In 2018, Sudan, the last remaining male northern white rhino passed away of natural causes at the Ol Pejeta conservancy in Laikipia County, Kenya thus dooming the existence of their subspecies.
Not far from Sudan’s grave lives Fatu and Najin (mother and daughter), the last known living northern white rhinos on the planet.
A loss of habitat and poaching of their valuable horns to be sold off in the black market for traditional eastern medicinal purposes bound for countries such as China, South Korea, and Vietnam has led to the demise of their species.
Fatu and Najin live in a large gated and protected area where they are free to roam and are monitored 24 hours a day by Ol Pejeta’s caretakers and armed NPR (National Police Reservists).
The caretakers feed and look after them along with educating visitors about their plight. The NPR patrols the 360 square kilometer conservancy around the clock looking for signs of poachers. They patrol the bush throughout the night amongst wild and sometimes dangerous animals.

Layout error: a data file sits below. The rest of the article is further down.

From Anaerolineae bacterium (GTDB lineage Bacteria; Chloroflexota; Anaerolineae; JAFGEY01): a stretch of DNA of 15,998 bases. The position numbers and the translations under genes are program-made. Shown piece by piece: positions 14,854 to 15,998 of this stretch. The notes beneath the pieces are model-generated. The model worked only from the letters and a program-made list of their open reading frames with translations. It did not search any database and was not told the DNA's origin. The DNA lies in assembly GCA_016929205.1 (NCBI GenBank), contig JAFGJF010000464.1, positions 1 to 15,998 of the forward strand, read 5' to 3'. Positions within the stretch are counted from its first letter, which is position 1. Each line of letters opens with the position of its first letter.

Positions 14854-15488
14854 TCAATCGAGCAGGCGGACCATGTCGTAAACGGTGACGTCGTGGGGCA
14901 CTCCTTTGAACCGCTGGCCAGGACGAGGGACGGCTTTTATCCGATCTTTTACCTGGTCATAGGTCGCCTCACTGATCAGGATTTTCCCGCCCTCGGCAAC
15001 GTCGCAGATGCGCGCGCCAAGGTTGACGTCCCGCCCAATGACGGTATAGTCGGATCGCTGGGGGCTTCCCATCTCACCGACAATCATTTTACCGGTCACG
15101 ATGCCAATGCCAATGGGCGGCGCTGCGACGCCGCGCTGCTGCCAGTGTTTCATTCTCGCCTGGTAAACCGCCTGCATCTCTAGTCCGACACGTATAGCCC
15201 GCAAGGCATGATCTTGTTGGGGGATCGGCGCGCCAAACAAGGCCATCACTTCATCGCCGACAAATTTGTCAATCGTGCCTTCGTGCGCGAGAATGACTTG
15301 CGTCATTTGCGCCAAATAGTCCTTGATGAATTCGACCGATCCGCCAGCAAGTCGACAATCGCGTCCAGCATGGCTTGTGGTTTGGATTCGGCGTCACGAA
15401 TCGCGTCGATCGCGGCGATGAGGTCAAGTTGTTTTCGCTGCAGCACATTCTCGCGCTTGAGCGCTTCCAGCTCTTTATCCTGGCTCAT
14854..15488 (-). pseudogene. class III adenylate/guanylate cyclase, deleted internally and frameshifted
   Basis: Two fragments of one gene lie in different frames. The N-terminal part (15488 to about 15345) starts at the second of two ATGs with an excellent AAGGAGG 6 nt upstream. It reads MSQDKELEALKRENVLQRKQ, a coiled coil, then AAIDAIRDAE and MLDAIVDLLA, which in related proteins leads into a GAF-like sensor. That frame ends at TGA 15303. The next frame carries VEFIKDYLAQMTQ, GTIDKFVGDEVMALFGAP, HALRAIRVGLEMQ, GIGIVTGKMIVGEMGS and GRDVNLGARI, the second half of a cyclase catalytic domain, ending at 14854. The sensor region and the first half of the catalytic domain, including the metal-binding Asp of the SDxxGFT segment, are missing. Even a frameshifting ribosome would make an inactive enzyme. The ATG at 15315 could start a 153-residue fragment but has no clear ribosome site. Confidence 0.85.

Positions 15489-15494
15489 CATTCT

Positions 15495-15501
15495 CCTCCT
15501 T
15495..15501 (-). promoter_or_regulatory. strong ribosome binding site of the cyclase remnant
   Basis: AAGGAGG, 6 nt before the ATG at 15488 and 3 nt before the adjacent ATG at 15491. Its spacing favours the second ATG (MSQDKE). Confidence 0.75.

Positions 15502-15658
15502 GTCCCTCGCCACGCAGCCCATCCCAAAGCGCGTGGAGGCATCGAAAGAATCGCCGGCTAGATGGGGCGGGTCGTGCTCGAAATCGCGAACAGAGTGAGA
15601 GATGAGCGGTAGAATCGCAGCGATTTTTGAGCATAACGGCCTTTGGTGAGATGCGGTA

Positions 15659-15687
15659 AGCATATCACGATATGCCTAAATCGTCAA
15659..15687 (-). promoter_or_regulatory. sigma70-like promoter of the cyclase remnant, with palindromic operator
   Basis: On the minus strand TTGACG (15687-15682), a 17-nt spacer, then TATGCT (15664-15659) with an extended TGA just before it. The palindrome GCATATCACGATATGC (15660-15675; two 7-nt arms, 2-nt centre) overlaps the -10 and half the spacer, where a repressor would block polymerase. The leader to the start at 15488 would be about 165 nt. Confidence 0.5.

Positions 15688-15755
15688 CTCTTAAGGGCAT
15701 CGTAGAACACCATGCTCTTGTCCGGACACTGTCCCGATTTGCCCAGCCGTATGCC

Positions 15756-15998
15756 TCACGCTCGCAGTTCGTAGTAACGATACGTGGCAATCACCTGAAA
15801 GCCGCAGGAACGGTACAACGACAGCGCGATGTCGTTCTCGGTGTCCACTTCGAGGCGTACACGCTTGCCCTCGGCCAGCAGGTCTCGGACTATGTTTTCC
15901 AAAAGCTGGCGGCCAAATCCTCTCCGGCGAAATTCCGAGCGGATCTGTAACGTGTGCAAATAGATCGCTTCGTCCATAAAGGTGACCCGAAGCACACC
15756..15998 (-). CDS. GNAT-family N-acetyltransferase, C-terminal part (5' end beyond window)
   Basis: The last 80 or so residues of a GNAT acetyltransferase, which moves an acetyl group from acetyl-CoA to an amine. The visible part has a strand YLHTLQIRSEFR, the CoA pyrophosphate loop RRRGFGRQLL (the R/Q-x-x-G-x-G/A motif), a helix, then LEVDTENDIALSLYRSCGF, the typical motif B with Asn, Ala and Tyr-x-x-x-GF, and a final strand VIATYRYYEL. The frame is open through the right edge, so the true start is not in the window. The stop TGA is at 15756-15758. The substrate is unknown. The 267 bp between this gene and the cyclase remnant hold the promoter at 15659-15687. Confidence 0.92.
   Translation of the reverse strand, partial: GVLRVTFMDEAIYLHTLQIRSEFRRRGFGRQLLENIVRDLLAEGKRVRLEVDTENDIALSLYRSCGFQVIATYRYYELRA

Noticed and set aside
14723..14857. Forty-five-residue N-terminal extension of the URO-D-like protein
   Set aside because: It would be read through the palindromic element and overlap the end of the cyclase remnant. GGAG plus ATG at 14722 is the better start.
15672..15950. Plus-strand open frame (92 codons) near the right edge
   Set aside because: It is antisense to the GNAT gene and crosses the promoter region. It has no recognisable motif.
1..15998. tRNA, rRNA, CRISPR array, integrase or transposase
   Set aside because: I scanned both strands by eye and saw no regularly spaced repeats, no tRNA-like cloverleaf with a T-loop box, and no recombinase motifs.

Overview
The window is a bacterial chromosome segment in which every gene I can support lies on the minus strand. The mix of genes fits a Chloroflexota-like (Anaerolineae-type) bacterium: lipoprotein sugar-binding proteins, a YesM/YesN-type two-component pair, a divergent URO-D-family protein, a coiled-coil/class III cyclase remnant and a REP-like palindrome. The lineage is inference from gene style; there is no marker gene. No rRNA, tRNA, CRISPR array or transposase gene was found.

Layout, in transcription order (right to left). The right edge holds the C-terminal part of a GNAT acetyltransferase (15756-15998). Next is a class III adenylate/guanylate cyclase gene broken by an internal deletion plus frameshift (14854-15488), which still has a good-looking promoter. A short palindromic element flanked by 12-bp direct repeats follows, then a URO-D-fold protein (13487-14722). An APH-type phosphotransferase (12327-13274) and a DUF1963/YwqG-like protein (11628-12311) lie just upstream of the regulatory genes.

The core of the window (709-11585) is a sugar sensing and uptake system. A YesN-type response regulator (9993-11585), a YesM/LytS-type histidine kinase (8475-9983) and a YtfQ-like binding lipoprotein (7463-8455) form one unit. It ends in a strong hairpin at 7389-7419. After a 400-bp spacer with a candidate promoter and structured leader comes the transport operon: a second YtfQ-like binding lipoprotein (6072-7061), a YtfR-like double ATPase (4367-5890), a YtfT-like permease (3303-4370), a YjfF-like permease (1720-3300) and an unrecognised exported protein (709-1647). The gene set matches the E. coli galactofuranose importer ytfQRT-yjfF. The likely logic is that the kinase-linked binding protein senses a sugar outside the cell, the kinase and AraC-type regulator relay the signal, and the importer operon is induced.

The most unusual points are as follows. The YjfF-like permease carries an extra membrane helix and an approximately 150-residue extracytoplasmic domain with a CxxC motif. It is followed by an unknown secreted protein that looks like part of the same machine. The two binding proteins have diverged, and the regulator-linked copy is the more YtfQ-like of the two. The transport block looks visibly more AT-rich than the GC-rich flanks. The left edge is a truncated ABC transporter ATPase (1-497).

In 2018, they had an encounter with three poachers and a gun fight ensued, resulting in the death of all 3 poachers.
The protectors and caretakers all live in small bush camp within eyesight of Fatu and Najin. They live away from their families where they work 20 days on and 6 days off at the conservancy. They take tremendous pride and honor in their work and these heroes sacrifice so much for these animals, this is their story.
If you’d like to donate to Ol Pejeta and help support their amazing efforts for animal conservation please click here.
This is part of a larger ongoing personal project titled Kindred Guardians, highlighting people around the world doing extraordinary deeds for animal welfare and animal conservation.
About the author:
Justin Mott is an award-winning editorial, travel, and commercial photographer and director based in Vietnam for over a decade. The opinions expressed in this article are solely those of the author. Mott has shot over 100 assignments throughout Vietnam and Southeast Asia for the New York Times covering tragedy, travel, features, business, and historical moments. You can find more of his work on his website, YouTube, Twitter, and Instagram. This article was also published here.
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